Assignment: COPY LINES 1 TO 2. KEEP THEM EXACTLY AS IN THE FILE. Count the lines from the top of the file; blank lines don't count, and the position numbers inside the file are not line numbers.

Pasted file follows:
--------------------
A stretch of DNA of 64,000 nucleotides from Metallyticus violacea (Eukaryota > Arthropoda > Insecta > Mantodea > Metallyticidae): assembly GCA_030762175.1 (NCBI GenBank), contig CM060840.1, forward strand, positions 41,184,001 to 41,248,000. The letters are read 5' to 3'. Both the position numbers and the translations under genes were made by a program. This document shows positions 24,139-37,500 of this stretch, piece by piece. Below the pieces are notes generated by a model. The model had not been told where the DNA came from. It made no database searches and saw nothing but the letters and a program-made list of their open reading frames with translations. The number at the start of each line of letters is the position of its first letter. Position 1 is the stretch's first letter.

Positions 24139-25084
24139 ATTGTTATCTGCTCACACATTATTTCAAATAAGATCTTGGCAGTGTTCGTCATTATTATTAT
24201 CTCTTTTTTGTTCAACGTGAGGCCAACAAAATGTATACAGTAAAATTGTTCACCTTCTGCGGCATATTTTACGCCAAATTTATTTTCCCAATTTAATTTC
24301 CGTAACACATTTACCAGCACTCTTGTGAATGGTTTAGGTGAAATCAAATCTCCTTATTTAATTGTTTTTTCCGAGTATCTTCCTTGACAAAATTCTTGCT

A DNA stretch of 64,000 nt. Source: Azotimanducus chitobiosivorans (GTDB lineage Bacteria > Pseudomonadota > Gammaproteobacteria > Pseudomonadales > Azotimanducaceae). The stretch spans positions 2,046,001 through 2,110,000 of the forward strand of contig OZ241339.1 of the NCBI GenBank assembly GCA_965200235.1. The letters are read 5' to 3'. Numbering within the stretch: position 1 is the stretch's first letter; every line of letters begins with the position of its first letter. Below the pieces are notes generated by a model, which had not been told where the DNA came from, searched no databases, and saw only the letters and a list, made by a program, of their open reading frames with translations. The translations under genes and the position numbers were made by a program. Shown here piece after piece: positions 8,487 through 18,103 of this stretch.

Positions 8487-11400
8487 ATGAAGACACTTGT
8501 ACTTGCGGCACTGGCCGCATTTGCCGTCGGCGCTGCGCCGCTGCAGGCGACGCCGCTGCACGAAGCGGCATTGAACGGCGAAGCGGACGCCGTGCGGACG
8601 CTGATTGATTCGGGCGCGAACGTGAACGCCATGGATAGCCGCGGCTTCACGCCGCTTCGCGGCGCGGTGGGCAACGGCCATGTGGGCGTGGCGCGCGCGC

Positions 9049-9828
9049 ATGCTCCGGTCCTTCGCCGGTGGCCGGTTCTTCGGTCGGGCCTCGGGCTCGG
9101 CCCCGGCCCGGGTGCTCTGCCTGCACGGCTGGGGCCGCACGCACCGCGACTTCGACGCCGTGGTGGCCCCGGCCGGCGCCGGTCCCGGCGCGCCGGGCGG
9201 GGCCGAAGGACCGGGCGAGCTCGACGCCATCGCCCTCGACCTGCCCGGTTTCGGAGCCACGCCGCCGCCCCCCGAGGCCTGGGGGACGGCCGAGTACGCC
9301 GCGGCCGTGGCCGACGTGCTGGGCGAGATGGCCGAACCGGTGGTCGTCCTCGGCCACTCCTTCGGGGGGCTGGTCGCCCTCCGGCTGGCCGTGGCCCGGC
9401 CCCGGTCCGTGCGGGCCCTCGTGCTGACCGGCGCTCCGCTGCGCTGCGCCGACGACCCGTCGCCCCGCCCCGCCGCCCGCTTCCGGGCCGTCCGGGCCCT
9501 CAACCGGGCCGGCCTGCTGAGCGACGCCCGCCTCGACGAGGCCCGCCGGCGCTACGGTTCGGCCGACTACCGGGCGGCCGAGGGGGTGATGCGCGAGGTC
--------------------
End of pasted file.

A stretch of DNA of 64,000 nucleotides from Metallyticus violacea (Eukaryota > Arthropoda > Insecta > Mantodea > Metallyticidae): assembly GCA_030762175.1 (NCBI GenBank), contig CM060840.1, forward strand, positions 41,184,001 to 41,248,000. The letters are read 5' to 3'. Both the position numbers and the translations under genes were made by a program. This document shows positions 24,139-37,500 of this stretch, piece by piece. Below the pieces are notes generated by a model. The model had not been told where the DNA came from. It made no database searches and saw nothing but the letters and a program-made list of their open reading frames with translations. The number at the start of each line of letters is the position of its first letter. Position 1 is the stretch's first letter.

Positions 24139-25084